Rick Perry: Turkey is Run By “Islamic Terrorists”
Presidential candidate Governor Rick Perry claimed during the GOP debate that took place Monday, that Turkey “is being ruled by what many would perceive to be Islamic terrorists.” This statement was in response to Fox News correspondent Bret Baier‘s question concerning the increasing murder rate of women in Turkey, greater press restrictions, and alleged support of Hamas since an “Islamist-oriented party” came to power.
Despite backlash from Turkish officials, the Perry campaign has refused to apologize. Perry’s foreign policy adviser Victoria Coates stated he “does not think that the comments merit an apology”. Coates also referenced Turkey’s “unfortunate behavior” regarding military threats to Israel and Cyprus.
State Department Spokesman Mark Toner dismissed Perry’s statements saying that this administation “absolutely and fundamentally disagrees” with the statements and affirmed that ”Turkey is a stalwart ally in – within NATO as well as bilaterally, and we have a strong partnership with Turkey in addressing issues of regional and global security.” The Turkish government has taken a strong stance on the unrest occuring in neighboring Syria by imposing economic sanctions, deploying troops to Afghanistan, and has agreed to deploy NATO’s “early warning radar system” that is capable of countering ballistic missile threats from Iran.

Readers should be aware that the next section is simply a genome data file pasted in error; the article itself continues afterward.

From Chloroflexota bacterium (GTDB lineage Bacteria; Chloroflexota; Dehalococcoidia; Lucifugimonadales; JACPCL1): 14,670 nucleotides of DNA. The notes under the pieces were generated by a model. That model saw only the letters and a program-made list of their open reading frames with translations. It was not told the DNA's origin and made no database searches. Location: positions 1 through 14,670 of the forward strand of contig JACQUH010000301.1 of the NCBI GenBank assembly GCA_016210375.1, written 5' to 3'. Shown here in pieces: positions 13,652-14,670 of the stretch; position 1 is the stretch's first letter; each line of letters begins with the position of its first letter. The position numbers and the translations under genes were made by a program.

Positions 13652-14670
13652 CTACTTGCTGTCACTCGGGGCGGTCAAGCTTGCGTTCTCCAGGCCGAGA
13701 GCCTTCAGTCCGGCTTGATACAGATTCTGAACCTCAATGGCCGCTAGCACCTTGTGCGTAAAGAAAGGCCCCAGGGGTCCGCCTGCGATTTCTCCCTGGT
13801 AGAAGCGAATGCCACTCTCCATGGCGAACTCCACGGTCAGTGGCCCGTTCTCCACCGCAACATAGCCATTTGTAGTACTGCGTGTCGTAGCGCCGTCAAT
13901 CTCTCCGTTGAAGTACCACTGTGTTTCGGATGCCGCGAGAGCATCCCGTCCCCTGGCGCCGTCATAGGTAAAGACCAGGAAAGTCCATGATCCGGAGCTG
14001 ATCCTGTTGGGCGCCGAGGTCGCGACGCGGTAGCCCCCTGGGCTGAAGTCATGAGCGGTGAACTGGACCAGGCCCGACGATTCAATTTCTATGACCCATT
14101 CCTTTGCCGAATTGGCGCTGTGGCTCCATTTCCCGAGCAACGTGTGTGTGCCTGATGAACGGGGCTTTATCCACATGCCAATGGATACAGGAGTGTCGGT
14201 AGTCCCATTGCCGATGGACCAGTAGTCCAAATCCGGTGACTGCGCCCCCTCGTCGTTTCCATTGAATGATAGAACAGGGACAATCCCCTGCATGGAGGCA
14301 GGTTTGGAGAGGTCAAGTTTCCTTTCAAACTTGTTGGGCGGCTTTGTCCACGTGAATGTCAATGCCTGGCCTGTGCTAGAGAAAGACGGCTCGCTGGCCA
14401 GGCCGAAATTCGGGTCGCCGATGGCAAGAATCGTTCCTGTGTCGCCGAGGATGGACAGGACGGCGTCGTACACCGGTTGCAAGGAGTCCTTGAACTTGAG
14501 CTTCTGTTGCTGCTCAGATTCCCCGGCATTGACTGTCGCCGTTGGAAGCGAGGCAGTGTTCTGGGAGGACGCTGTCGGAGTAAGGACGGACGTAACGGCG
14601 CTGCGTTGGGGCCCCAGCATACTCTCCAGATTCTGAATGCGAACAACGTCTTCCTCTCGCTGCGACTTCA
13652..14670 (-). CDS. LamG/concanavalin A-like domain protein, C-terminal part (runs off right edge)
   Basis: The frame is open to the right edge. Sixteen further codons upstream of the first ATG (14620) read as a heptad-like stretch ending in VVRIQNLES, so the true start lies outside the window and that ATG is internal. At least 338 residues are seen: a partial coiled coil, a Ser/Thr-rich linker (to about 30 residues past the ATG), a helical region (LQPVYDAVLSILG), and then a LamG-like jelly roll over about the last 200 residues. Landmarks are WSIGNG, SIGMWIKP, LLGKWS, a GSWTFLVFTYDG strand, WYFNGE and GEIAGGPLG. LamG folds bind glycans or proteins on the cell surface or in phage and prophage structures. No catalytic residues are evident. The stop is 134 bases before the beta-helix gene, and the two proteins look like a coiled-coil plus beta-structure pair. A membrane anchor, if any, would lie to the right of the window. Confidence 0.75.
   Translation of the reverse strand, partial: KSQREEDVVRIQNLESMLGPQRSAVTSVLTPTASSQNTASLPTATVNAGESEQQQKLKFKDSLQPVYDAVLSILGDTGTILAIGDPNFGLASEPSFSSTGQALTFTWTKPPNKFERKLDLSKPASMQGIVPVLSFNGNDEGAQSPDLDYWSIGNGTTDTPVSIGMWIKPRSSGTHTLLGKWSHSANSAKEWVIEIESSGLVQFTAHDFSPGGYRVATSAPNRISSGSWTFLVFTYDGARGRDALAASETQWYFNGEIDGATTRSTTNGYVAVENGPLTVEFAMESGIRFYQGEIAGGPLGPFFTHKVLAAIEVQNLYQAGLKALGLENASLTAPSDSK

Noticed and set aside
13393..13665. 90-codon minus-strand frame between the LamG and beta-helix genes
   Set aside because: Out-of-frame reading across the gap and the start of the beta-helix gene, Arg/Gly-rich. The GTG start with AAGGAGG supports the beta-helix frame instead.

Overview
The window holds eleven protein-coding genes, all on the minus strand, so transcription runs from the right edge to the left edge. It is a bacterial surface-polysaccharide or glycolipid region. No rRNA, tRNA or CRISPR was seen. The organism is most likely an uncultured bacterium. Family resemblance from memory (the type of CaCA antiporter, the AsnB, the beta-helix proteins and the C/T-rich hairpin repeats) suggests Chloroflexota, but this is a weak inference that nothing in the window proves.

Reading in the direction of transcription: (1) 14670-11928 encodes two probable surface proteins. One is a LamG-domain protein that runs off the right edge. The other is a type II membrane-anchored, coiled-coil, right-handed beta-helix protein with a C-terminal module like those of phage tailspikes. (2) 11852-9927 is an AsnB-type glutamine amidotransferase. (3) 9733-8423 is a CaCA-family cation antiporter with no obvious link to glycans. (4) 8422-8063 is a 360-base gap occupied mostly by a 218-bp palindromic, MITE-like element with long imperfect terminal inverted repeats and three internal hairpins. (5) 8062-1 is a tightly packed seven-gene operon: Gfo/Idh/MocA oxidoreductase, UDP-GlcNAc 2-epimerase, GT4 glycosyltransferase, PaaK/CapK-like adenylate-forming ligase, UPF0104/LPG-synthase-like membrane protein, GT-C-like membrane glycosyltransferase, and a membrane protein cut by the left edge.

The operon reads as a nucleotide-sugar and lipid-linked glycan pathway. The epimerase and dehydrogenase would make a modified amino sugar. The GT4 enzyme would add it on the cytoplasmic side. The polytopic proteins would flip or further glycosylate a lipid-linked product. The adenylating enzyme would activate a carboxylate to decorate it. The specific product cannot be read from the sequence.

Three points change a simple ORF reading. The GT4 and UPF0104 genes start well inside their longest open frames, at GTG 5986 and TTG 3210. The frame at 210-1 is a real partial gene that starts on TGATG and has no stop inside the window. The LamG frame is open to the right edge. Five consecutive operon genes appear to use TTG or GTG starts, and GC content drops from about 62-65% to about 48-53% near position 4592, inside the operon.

Turkish Foreign Ministry Spokesman Selcuk Unal called the comments “unfounded and inappropriate”. Unal reminded Gov. Perry that “Turkey joined NATO while the governor was still 2 years old.” Ömer Çelik, deputy leader of the Justice and Development Party (AKP), harshly criticized the statements saying that Gov. Perry hangs “wanted posters” wherever he sees the word “Muslim.”
Gov. Perry also stated in the debate, ”Not only is it time for us to have a conversation about whether or not they belong to be in NATO, but it’s time for the United States, when we look at their foreign aid, to go to zero with it.” According to the Washington Post, “The State Department this year made a request for about $5 million, which was earmarked for peace-keeping and security operations — not what one could consider traditional “foreign aid.”